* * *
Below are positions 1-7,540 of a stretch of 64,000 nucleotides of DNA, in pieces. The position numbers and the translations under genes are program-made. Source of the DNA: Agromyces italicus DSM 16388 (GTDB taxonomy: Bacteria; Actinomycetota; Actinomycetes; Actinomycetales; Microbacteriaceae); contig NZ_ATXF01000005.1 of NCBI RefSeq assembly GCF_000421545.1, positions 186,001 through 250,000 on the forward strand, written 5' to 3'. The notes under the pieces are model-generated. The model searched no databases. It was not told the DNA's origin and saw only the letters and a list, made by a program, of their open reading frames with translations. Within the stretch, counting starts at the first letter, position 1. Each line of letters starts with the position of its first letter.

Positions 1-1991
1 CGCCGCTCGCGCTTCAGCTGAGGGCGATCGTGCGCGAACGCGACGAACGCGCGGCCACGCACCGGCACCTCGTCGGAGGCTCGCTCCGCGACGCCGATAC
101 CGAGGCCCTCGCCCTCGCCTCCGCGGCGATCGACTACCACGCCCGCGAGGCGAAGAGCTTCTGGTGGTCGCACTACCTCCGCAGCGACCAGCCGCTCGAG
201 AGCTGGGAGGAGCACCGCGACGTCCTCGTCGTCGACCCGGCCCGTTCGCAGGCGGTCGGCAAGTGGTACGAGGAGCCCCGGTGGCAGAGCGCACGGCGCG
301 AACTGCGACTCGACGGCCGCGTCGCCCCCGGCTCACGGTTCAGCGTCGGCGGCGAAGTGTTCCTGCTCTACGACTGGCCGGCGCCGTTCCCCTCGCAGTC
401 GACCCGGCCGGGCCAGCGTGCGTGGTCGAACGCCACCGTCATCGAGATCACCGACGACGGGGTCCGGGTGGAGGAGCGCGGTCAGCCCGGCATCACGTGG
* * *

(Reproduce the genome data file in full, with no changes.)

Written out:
Below are positions 1-7,540 of a stretch of 64,000 nucleotides of DNA, in pieces. The position numbers and the translations under genes are program-made. Source of the DNA: Agromyces italicus DSM 16388 (GTDB taxonomy: Bacteria; Actinomycetota; Actinomycetes; Actinomycetales; Microbacteriaceae); contig NZ_ATXF01000005.1 of NCBI RefSeq assembly GCF_000421545.1, positions 186,001 through 250,000 on the forward strand, written 5' to 3'. The notes under the pieces are model-generated. The model searched no databases. It was not told the DNA's origin and saw only the letters and a list, made by a program, of their open reading frames with translations. Within the stretch, counting starts at the first letter, position 1. Each line of letters starts with the position of its first letter.

Positions 1-1991
1 CGCCGCTCGCGCTTCAGCTGAGGGCGATCGTGCGCGAACGCGACGAACGCGCGGCCACGCACCGGCACCTCGTCGGAGGCTCGCTCCGCGACGCCGATAC
101 CGAGGCCCTCGCCCTCGCCTCCGCGGCGATCGACTACCACGCCCGCGAGGCGAAGAGCTTCTGGTGGTCGCACTACCTCCGCAGCGACCAGCCGCTCGAG
201 AGCTGGGAGGAGCACCGCGACGTCCTCGTCGTCGACCCGGCCCGTTCGCAGGCGGTCGGCAAGTGGTACGAGGAGCCCCGGTGGCAGAGCGCACGGCGCG
301 AACTGCGACTCGACGGCCGCGTCGCCCCCGGCTCACGGTTCAGCGTCGGCGGCGAAGTGTTCCTGCTCTACGACTGGCCGGCGCCGTTCCCCTCGCAGTC
401 GACCCGGCCGGGCCAGCGTGCGTGGTCGAACGCCACCGTCATCGAGATCACCGACGACGGGGTCCGGGTGGAGGAGCGCGGTCAGCCCGGCATCACGTGG